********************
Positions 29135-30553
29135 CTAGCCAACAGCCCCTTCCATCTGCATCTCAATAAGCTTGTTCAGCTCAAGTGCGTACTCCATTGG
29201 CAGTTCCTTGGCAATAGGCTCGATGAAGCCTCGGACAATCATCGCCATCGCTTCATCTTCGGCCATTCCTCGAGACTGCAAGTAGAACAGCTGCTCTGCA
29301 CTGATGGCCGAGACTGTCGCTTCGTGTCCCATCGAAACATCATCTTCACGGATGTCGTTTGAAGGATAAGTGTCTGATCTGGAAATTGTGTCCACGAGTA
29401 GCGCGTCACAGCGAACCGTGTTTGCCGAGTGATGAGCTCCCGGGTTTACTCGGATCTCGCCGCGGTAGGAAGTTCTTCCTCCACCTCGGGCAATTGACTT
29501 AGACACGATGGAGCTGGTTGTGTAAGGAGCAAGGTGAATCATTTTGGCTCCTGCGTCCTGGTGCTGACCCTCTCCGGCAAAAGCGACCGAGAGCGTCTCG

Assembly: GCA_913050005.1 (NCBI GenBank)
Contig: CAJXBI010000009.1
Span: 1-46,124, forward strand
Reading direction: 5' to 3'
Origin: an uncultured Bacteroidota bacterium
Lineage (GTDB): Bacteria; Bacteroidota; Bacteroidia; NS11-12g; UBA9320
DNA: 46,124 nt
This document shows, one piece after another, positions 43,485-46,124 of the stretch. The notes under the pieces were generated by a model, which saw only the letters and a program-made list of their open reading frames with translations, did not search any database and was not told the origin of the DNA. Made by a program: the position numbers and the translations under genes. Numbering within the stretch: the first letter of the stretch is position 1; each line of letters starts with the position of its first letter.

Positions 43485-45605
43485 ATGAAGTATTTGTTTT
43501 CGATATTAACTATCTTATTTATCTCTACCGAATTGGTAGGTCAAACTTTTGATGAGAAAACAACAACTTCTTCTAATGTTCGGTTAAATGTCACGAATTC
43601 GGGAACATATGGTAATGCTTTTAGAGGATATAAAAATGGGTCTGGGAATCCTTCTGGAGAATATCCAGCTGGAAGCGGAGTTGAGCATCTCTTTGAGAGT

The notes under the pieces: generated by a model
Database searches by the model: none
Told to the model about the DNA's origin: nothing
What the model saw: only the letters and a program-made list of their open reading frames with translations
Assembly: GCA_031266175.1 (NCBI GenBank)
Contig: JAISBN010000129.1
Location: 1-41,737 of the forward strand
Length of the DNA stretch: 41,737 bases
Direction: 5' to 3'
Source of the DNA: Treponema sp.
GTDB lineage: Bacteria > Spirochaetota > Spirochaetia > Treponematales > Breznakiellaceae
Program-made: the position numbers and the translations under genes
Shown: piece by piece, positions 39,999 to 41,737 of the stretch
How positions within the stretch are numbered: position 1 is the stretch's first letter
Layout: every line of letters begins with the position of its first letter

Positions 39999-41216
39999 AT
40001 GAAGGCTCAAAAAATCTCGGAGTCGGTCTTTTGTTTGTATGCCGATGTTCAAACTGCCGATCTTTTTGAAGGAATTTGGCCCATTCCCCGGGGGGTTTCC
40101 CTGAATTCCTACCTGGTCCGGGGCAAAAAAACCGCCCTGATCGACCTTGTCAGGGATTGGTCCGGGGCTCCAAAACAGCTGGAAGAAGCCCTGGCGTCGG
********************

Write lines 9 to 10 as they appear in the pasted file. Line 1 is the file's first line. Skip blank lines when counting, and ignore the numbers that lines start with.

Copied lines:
Span: 1-46,124, forward strand
Reading direction: 5' to 3'